Red blood cell (RBC) transfusion decreases intermittent hypoxemia (IH) events beyond the first week of life. This benefit may be related to improved perfusion to the respiratory control network. Perfusion index (PI) is a perfusion measure provided by the pulse oximeter. We hypothesized that the benefit in IH after RBC transfusion is associated with an increase in PI. In addition, we assessed the value of PI and clinical measures in predicting the effect of RBC transfusion on IH.
STUDY DESIGN AND METHODS
We prospectively enrolled infants less than 30 weeks' gestation age. PI and oxygen saturation (SpO2) were monitored with high‐resolution pulse oximeters 24 hours before and after RBC transfusion. Data were analyzed at three postnatal periods: Epoch 1, first week of life (1 to 7 days of life); Epoch 2, 2 to 4 weeks of life (8 to 28 days of life); and Epoch 3, 4 to 8 weeks of life.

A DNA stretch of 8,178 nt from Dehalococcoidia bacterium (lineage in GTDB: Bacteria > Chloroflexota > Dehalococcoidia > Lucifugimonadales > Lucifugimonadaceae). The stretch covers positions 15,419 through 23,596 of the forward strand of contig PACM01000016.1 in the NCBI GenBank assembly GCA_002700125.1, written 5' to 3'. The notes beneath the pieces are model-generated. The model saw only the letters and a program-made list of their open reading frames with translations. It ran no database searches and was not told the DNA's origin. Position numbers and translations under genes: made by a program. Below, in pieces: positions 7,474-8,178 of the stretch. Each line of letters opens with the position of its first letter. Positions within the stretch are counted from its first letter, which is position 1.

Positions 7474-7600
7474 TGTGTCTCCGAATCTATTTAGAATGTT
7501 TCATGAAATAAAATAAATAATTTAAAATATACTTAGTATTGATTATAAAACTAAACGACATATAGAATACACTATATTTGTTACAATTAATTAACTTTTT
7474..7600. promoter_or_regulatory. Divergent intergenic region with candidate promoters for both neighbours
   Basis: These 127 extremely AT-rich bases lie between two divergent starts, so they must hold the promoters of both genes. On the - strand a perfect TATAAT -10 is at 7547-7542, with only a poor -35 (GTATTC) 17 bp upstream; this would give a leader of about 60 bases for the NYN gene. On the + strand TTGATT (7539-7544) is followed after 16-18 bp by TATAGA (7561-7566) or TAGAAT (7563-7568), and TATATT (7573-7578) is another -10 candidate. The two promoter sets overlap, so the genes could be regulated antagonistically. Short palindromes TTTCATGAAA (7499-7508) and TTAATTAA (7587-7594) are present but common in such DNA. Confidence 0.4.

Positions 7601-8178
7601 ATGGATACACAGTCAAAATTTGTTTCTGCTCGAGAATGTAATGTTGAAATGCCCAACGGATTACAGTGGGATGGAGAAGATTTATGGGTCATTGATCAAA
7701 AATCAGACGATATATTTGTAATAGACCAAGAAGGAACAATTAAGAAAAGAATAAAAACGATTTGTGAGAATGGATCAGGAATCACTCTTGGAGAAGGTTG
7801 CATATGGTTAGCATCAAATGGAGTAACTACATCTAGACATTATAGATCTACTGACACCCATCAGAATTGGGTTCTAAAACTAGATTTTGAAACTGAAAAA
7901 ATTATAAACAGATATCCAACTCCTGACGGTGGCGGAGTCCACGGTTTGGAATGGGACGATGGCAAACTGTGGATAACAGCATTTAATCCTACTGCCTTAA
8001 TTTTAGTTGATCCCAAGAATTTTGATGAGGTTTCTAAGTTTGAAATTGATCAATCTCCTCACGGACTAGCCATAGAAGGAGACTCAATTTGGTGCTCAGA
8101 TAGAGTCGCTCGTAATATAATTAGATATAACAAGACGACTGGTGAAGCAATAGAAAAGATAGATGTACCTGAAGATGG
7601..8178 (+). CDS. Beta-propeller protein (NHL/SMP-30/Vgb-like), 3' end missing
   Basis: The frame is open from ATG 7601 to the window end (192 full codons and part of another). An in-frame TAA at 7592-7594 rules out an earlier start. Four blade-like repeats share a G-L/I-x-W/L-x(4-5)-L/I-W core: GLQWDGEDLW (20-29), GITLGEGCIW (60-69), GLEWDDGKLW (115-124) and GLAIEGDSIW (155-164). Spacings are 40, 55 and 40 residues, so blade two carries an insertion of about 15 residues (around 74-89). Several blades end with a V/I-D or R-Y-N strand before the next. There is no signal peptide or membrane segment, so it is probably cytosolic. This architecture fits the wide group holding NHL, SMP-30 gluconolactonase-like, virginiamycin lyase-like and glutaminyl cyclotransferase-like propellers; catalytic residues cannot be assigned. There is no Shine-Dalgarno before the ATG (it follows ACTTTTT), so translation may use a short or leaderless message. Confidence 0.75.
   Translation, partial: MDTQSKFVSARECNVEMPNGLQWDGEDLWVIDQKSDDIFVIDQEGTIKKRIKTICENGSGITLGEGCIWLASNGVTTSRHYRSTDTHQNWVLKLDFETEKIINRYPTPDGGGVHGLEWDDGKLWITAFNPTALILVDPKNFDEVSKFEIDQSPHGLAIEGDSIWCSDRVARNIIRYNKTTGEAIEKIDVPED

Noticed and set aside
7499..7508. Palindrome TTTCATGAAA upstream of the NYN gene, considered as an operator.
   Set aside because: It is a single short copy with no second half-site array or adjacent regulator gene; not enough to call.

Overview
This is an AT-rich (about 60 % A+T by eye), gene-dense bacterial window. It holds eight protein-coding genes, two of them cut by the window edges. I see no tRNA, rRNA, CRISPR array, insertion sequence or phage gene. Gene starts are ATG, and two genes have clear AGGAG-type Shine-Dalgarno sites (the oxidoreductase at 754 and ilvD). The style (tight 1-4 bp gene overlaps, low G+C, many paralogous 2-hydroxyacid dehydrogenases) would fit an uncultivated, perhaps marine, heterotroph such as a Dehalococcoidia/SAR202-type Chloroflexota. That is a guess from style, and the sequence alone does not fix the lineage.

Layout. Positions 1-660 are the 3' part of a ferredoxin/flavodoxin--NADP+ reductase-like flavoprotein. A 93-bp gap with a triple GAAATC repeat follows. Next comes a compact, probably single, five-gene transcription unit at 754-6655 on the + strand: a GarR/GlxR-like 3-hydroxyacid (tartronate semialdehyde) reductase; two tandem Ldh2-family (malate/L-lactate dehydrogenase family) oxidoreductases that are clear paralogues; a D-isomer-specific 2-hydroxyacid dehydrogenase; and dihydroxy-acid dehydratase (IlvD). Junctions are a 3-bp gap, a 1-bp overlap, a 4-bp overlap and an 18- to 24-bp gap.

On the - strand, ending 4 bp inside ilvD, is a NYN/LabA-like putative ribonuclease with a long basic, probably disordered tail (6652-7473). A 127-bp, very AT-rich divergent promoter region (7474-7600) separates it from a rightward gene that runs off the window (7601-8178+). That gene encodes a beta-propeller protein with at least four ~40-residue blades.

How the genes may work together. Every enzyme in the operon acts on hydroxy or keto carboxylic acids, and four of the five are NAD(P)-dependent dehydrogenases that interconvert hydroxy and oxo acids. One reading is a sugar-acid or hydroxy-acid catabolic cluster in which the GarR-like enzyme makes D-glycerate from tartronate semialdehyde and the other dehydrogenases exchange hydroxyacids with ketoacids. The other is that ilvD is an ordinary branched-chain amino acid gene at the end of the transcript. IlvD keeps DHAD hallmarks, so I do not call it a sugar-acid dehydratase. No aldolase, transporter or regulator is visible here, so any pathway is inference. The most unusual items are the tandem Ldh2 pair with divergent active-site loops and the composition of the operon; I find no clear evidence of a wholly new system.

A total of 118 transfusions were analyzed. IH measures significantly decreased after transfusion in Epochs 2 and 3. PI significantly increased after transfusion, but it did not correlate with the decrease in IH measures. Mechanical ventilation, fraction of inspired oxygen (FiO2), and IH measures influenced the effects on oxygenation.
RBC transfusion improved IH after the first week of life. The benefit in IH did not correlate with PI increase after transfusion. Pretransfusion respiratory support and IH measures predicted the effect of transfusion on oxygenation.
Digital Object Identifier (DOI)
This project described was supported by the National Center for Research Resources, UL1RR033173, and is now at the National Center for Advancing Translational Sciences. The content is solely the responsibility of the authors and does not necessarily represent the official views of the NIH and The Gerber Foundation.
Ibonia, Katrina T.; Bada, Henrietta S.; Westgate, Philip M.; Gomez Pomar, Enrique; Bhandary, Prasad; Patwardhan, Abhijit R.; and Abu Jawdeh, Elie G., "Blood Transfusions in Preterm Infants: Changes on Perfusion Index and Intermittent Hypoxemia" (2018). Pediatrics Faculty Publications. 304.